On the court, Quidara Russell is an in your face, rebound grabbing, ball chasing forward.
A player who can light up the scoreboard on any given night.
Off the court, she’s a daughter, friend and student who puts the same handles on life that she does in the game.
“When I came (to FAMU) my main goal was to get on scholarship so I could get an education and continue to play basketball,” said the 22-year-old senior from Rahway, N.J.
Russell said she didn’t decide to play basketball until the fifth grade.
“I never had an interest in basketball,” she said. “I was just tall, and everyone kept telling me ‘you should play basketball,’ ” Russell said. “I started playing and I was good so I kept on playing.”
She hasn’t looked back since.
Raised solely by her father, Russell was never short of the support and encouragement necessary to thrive on the court.
“My dad always pushed me to play basketball,” Russell said. “He would come to all my high school games. He was really supportive athletically, always pushing me to do well.”
According http://www.thefamurattlers.com, Russell scored more than 1,800 points during her high school career. Russell collected all-state and all-county honors, and was twice an honorable mention All-American selection by Street & Smith’s Magazine.
During high school, Russell found a friend and basketball mentor in Kyle Chapman. He took her under his wing and helped her develop on and off the court.
“I practically raised her on the basketball court,” Chapman said.
“She coached me on my jump shot, and I taught her how to drive to the basket. We helped each other.”
After high school, Russell went on to play at the University of North Carolina at Charlotte.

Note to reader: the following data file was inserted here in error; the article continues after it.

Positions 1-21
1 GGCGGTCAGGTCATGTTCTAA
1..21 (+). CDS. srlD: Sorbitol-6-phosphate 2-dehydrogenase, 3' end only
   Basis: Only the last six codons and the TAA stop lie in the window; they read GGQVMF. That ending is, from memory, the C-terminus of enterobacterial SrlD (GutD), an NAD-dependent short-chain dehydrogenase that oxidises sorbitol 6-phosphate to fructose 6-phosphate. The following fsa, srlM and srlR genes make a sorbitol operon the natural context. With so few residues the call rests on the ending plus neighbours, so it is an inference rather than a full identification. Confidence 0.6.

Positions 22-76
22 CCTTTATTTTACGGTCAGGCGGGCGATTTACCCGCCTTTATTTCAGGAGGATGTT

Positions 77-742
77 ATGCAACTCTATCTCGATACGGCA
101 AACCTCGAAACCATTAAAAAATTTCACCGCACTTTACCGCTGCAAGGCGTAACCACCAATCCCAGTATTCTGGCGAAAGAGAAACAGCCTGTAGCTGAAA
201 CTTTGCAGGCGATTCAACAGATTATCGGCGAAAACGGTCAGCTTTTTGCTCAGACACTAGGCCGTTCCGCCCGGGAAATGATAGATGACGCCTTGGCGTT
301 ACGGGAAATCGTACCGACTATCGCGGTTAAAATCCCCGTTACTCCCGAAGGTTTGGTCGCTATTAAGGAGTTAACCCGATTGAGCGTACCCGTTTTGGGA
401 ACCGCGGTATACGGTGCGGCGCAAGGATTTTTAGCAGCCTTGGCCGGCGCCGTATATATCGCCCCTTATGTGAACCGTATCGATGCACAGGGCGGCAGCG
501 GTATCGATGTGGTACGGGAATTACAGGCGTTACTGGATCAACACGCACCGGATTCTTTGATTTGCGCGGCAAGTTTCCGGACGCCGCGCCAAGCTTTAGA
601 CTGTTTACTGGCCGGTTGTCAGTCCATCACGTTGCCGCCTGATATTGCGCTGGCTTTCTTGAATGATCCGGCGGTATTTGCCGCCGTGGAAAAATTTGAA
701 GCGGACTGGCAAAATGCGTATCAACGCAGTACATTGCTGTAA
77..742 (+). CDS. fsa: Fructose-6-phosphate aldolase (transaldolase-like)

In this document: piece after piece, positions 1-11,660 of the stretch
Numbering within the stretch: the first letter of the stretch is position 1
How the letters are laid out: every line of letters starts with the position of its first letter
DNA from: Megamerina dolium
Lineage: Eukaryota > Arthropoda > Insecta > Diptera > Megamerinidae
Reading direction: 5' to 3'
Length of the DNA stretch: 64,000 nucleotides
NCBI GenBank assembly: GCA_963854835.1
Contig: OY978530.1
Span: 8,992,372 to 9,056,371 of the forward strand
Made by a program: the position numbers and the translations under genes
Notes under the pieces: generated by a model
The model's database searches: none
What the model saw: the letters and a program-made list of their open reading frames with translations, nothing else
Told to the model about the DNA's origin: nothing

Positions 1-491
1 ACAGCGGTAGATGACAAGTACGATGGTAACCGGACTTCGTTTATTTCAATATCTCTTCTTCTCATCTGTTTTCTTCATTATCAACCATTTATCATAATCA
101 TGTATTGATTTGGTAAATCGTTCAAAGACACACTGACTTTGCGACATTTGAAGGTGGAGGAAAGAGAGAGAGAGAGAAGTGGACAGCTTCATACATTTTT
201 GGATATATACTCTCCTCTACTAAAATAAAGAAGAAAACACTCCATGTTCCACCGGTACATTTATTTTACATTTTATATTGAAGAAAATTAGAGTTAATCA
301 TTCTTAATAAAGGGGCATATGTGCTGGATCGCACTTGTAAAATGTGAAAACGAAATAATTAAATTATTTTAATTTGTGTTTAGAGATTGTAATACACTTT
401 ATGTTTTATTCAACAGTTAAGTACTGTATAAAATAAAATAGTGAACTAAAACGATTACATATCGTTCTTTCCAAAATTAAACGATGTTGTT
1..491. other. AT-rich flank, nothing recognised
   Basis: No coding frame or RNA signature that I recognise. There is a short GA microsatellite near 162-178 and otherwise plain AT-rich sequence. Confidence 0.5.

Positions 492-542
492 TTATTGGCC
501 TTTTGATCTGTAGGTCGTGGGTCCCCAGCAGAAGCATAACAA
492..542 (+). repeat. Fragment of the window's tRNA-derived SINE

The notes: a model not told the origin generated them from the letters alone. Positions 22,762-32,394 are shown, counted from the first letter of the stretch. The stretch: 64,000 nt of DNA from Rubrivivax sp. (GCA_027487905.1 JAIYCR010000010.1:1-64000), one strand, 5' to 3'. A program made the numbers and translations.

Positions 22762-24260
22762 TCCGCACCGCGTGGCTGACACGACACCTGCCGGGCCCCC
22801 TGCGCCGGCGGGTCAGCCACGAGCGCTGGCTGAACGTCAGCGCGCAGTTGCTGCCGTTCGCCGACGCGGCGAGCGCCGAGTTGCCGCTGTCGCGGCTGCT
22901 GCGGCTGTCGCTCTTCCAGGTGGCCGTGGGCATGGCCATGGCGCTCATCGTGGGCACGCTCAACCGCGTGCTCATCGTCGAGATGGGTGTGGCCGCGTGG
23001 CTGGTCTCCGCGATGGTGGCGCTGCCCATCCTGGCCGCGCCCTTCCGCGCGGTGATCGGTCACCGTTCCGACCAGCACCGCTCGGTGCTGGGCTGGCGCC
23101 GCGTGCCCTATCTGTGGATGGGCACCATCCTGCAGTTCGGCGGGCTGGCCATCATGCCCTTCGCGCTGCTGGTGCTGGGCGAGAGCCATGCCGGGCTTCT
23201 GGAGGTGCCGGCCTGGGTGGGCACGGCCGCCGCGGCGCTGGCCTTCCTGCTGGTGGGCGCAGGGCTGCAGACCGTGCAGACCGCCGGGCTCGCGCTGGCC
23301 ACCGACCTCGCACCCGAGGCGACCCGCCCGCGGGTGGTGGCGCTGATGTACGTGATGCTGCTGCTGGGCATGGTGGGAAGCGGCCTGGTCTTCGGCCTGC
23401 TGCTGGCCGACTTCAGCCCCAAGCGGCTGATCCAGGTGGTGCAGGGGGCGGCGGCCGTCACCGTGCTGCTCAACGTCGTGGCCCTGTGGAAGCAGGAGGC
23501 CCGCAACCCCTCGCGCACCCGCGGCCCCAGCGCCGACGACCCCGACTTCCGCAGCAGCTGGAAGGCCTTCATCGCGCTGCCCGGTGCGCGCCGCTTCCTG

As a freshman, Russell averaged 2.5 points and 1.7 rebounds in 21 games.
Early in her second season she tore her ACL against the Jackson State Tigers. The injury required season ending surgery.
Russell’s resilience, pride and first-class work ethic didn’t allow her to give up.
While rehabilitating, Russel searched for a new school and found FAMU.
Given a second chance to shine, Russell has capitalized on the opportunity, becoming what Chapman predicted she would be
Averaging 11.6 points and 6.7 rebounds a game, Russell’s tenacity on the court ranks her near the top of almost all MEAC statistics week after week.
Russell credits much of her success to her teammates.
“Everybody’s real helpful, real cool with each other,” she said.
This year’s team has seven seniors, and according to Russell, they serve as a support system for each other.
“The seniors, we’re real tight because we’ve been through a lot together over the past couple of years,” she said.
One Lady Rattler Russell leans on in particular is Ariel Towns, a senior journalism student from Altadena, Calif.
“She’s, like, my other half,” Russell said of Towns.
“She’s one of the reasons I’m still on the team because when I had hard times, she was the one telling me to be strong.”
The two have been friends since Towns first visited FAMU and have been roommates for two years.
“That’s my running partner,” Towns said.
“It’s easy for us to flow on the court because we have such a good relationship outside of basketball.
A self-described headstrong and hard working player, Russell always plays with great intensity.
“Even if I wasn’t shooting well or I missed a lay-up, I would still work hard in the game or work hard in practice,” Russell said.
“She practices how she plays,” Chapman said. “While most ball players play around in practice, she gives it everything. If you play her too close (on the court) she’ll go right past you, and she definitely will score.”
In a recent game against Norfolk State, the many faces of Quidara Russell were on display.
Pensive with the neck of her jersey over her mouth, chewing gum while driving past an opponent, and playfully joking with teammates while on the sidelines.
What you couldn’t see was the exceptional basketball player who bounced back from four knee surgeries.
After she hangs up her Lady Rattler jersey for the last time at the end of this season, she said, “I want to be remembered as somebody that worked hard, was good to my teammates, and was a good player.”
Contact Raina Mcleod at firstname.lastname@example.org.